Before the anchor is set, I am making the long paddle to the breaking waves. The aquamarine water becomes shallow and clear, and dotted with tiny garden eels you can see if you open your eyes underwater. The bay is pulsating, and waves much be chosen wisely. There is nothing better than being in an empty line up with your best friends on a firing day at Rocas Brujas. Turn your head for second though, and the witch will swallow you whole. She has a gift for keeping you completely in the present.
When I am surfing, nothing else matters. It is my meditation. Duck diving waves the size of houses is like a rebirth, and as I am pulled through the back of a wave, just for those few seconds, time seems to slow down, almost stop. Between sets, I cannot help but get lost in my surroundings. Dark sand fades to light, as it empties out onto miles of beach. With the exception of driftwood and palm shade huts that sporadically dot the beach, it feels untouched, prehistoric…intangible.
Lefts, rights, barrels, close outs, wipe outs, beatings on the inside, bombs on the horizon…that perfect wave. It’s day trips like this that leave me soggy and sunburned, but frothing for more. Logging six hours of surfing makes a lukewarm beer taste heavenly. I put on a windbreaker and a hat in an attempt to save my skin, and I look into the eyes of that rock for the last time before our boat passes it. I sit in quiet reflection.
The sea has calmed down, and we take a straighter approach through the bay. My surf-glazed eyes catch a pod of pilot whales in the near distance. The water is glassy and they break the surface closer and closer to the boat, one after another, until I realize that we are surrounded by an enormous extended family. There are dozens of glistening black bodies cutting through the water like it’s air. I lean over the edge to meet intelligent eyes, and I believe they are full of sage-like wisdom. I try and take some of that with me. They travel with us for quite some time, and I feel chosen.
Every part of my body is utterly exhausted. My lips are dried and cracked, my eyes are bloodshot, my limbs are heavy and itchy from sea lice, and my hair is like a bird’s nest, but I can’t help but smile in bliss as I finish my second beer, and fade out like the day.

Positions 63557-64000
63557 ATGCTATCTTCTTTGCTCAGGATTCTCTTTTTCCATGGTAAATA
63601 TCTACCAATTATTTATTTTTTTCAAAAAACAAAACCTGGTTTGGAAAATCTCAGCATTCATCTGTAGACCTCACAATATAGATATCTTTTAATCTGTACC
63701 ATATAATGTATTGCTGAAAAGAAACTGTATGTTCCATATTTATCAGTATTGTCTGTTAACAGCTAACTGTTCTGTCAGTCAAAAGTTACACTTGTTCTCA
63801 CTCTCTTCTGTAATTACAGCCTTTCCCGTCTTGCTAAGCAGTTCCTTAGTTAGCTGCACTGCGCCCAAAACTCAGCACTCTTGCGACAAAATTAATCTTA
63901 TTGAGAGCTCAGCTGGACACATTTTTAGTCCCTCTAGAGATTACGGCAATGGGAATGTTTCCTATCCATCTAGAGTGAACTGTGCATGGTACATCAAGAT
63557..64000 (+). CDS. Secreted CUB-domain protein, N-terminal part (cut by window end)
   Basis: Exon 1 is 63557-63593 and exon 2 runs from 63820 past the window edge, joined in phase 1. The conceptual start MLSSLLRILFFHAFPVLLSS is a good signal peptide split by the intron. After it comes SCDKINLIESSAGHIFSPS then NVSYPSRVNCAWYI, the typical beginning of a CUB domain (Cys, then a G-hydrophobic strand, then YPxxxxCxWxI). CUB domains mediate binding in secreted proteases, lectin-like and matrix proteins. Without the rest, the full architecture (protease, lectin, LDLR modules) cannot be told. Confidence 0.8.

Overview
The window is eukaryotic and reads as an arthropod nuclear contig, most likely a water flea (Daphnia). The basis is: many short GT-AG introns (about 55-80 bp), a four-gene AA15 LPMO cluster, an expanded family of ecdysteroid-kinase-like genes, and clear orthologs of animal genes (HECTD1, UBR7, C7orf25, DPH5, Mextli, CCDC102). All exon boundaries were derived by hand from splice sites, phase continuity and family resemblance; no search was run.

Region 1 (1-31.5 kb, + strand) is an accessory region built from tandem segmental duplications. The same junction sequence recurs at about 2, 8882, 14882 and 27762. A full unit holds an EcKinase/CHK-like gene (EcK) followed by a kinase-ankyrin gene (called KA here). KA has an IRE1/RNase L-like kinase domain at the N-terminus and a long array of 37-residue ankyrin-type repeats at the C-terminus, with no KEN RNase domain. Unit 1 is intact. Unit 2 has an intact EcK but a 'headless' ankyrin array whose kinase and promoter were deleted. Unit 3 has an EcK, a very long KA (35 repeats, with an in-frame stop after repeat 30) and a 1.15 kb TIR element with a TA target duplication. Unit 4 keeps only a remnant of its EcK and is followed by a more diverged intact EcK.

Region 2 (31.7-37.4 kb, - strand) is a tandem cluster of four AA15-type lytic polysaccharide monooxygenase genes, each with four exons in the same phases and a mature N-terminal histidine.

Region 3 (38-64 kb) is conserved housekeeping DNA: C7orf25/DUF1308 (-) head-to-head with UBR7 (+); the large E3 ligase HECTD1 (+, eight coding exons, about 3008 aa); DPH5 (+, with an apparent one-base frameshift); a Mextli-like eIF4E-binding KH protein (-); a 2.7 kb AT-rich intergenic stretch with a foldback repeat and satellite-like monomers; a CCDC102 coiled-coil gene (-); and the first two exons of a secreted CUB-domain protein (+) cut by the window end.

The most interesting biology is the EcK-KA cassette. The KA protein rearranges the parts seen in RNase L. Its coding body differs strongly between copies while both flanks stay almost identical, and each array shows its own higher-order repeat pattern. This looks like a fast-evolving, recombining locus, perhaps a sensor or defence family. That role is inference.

Written by: Jenn Parker
Photos (1-3) by: Kaitlyn Shea
Photo 3 by: ChonFotos
It’s a cool 87 degrees outside, and cumulus clouds capture the sky. I drive down a single lane road heading east on 26, toward the town of Melrose. Pine, oak, palmetto, and evergreen trees lead the way, and hanging moss swings in the breeze like witch’s hair. Black-eyed susans break up the monotony of the mesmerizing pompous grass that fills in every free gap of space. The blades change from light to dark like an optical illusion, as they sway in unison.
A hidden right onto Forest Hill Drive puts me on a red clay road. It is very rural here, and reminds me of so many days of my childhood. At the end of the road. cut out silhouettes of wild beasts hang on a wooden fence that marks the entrance. I walk into Single Vision and into where the wild things are. I am flattered when I am asked if I am over 18 years of age, otherwise I would have needed an adult to sign my waver. I pay $50 for the full interactive tour. The entire sanctuary is run on donations and the educational and interactive tours that are offered.
What started as a small rescue project, has turned into a full time, lifetime, and continually growing operation in order to give confiscated or donated exotic animals the next best life to being free and wild, as they were meant to be. Carl is the man behind the cages. He has raised all of the big cats since they were young, and he is clearly the alpha male. His bond with the animals is undeniable, and in most instances, he is the only one that is able to safely interact with the tigers, lions, panthers, and jaguars. He understands the deep-rooted instincts of these beautiful animals, and he respects their territories and moods.
Interesting Fact #1: Felines that can purr give birth to kittens, and felines that cannot purr, only roar, give birth to cubs. Baby panthers are the largest kittens in the feline kingdom.
Every animal at Single Vision has a story, from the newest addition, a Fennec Fox, which was donated because it turns out they aren’t such great pets, to a two-year-old lioness that was no longer of value to her owner because she hated having her photo taken with paying customers in a traveling circus. These animals aren’t meant to be in captivity, but unfortunately, it is a lucrative and unceasing trade. If the trend continue, these wild and beautiful beasts that roamed the earth long before we were even a thought, will disappear entirely. Between habitat destruction, fur, meat, and “medicinal” trade, killing for sport, and the animal exchange for amusement purposes or attempted domestication, will leave our planet lonely; and tiger, lions, and bears, among an insurmountable amount of other species, will be more like mythological creatures of the ancient past.